in the world. As per World Tourism Organization, it accounts for 10.2 per cent of world GDP
  and employs around 7.8 percent of global workforce (Walker, 2009). Being the largest
  service sector, Indian Tourism and Hospitality Industry contributes around 6.23 percent to
  the national GDP and 8.78 per cent of the total employment in the country. According to the
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6510(Online), Volume 4, Issue 2, March- April (2013)

Market Research Division of the Ministry of Tourism, in tourism and hospitality industry a
healthy growth trend of 24.6 per cent during 2009-2010 was experienced as compared to
2008-2009. The total number of foreign tourist arrival was 5.58 million in the country in
2010 as compared to 5.17 million in 2009, showing a rise of 8.1 per cent.
In the era of competition it is not easy to sell the products and services as consumers are
offered with a variety of choices and information. The condition is more complicated in case
of Hospitality Industry because of the characteristics like intangibility, inseparability and
heterogeneity and therefore, strategies like cost cutting is now become obsolete. In the
present scenario companies are paying more attention toward satisfying their customers and
creating a positive corporate image in their mind. But customer satisfaction and corporate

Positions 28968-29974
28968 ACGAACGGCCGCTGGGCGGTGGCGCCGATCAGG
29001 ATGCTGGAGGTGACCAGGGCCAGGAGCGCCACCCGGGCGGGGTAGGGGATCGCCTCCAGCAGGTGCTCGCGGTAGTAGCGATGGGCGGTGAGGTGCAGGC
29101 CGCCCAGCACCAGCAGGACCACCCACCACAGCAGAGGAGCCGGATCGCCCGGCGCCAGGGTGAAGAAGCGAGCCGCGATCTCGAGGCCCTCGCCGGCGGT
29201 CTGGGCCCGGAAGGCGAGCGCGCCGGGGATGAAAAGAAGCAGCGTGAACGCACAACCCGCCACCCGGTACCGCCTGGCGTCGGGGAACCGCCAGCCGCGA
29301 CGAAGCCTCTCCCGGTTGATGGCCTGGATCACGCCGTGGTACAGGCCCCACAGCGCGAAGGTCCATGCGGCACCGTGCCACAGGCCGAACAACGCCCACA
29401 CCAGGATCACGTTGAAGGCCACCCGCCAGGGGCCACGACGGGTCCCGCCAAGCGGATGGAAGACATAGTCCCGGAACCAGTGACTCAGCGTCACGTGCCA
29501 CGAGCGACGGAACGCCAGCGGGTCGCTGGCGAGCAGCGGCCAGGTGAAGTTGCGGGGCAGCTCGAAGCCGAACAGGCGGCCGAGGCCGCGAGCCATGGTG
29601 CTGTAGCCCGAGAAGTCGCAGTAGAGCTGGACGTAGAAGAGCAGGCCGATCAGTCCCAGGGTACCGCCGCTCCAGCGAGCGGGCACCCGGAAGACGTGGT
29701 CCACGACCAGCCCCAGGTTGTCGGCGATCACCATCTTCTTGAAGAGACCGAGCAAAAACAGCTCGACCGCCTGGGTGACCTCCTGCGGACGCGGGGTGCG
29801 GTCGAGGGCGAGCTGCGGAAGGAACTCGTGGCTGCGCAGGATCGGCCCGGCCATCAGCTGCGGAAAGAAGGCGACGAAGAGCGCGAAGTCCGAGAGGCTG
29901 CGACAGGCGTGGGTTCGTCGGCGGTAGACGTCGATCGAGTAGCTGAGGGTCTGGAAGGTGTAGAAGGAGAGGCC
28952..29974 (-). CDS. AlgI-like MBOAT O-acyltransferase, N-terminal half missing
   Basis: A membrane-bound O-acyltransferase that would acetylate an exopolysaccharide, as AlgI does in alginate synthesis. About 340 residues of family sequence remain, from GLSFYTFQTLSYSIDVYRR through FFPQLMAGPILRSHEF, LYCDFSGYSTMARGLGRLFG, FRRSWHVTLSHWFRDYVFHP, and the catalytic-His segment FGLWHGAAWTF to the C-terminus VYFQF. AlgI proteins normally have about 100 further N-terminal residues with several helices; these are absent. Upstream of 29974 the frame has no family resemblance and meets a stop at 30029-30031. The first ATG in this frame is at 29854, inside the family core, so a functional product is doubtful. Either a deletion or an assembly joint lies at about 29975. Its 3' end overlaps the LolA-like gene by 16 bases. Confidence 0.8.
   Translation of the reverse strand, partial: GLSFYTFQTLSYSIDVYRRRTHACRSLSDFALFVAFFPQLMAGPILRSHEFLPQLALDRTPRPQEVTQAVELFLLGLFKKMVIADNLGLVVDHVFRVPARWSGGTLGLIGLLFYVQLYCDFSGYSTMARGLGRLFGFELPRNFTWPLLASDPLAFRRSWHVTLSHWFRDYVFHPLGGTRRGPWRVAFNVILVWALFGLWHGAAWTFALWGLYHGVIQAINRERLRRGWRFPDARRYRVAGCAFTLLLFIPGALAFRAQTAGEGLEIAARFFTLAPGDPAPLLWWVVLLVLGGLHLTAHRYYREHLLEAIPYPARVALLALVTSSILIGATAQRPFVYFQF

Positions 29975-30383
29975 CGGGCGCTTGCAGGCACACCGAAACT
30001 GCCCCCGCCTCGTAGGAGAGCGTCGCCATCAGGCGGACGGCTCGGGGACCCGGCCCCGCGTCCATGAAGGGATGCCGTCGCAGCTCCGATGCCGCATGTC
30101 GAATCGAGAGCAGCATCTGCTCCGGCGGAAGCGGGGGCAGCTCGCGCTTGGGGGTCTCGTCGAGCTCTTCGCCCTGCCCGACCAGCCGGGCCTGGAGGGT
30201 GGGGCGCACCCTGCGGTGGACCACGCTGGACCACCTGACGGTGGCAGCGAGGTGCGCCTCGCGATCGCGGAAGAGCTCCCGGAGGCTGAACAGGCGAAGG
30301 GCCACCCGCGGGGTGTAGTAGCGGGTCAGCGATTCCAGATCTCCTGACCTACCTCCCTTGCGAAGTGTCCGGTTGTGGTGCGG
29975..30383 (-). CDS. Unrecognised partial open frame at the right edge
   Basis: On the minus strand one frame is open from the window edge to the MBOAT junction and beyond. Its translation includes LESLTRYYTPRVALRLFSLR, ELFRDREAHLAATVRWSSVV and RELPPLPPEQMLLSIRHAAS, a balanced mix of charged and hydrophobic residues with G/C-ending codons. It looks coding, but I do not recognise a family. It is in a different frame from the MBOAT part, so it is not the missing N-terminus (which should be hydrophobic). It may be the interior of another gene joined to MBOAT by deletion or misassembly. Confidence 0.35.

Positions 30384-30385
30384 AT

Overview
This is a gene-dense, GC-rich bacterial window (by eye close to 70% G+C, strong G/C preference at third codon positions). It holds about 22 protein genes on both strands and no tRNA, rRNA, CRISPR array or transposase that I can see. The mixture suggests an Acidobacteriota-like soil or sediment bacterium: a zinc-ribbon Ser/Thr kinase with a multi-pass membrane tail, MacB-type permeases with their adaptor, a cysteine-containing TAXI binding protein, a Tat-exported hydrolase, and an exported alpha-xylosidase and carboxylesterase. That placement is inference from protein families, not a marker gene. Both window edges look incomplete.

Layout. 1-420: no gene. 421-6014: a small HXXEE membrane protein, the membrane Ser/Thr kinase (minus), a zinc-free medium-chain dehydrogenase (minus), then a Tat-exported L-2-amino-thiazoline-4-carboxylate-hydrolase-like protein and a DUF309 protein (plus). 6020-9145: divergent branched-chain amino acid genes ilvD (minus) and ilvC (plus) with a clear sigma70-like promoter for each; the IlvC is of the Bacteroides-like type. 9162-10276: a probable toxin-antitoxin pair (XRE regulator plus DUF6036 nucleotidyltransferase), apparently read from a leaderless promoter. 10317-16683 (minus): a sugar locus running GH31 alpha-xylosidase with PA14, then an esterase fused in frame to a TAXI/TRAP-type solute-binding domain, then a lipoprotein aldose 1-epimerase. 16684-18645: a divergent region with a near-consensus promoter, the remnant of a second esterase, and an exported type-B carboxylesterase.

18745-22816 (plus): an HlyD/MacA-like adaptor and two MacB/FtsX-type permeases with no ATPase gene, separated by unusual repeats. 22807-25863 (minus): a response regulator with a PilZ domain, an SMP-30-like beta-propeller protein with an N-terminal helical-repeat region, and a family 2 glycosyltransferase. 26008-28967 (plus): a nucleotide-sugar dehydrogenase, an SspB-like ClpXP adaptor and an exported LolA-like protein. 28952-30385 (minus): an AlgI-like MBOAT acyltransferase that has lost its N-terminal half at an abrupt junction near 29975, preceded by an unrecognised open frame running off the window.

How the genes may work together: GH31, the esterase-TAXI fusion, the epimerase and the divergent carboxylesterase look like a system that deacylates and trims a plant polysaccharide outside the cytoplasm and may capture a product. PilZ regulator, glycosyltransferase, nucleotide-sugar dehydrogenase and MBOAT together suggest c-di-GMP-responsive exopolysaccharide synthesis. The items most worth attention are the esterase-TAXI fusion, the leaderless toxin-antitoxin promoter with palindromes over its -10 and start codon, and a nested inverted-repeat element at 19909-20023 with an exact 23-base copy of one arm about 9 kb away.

image alone cannot serve the purpose and unless old customers are retained in the
organization rather than attracting new one. From the available review it is clear that loyalty
not only leads to profitability but also cover the losses due to less loyal customer.

REVIEW OF LITERATURE

        Researchers have touched various dimensions of this very important aspect over the
years. A brief review of some of them is used here to strengthen the construct of study.
Prus and Brandt (1995) suggest that customer loyalty is reflected by a combination of attitudes
and behaviours. Attitudes include intention to buy again, willingness to recommend the
supplier, and a resistance to switch to a competitor. Customer behaviour includes repeat
purchasing, purchasing of more and different products or services from the supplier, and
recommending the supplier to others.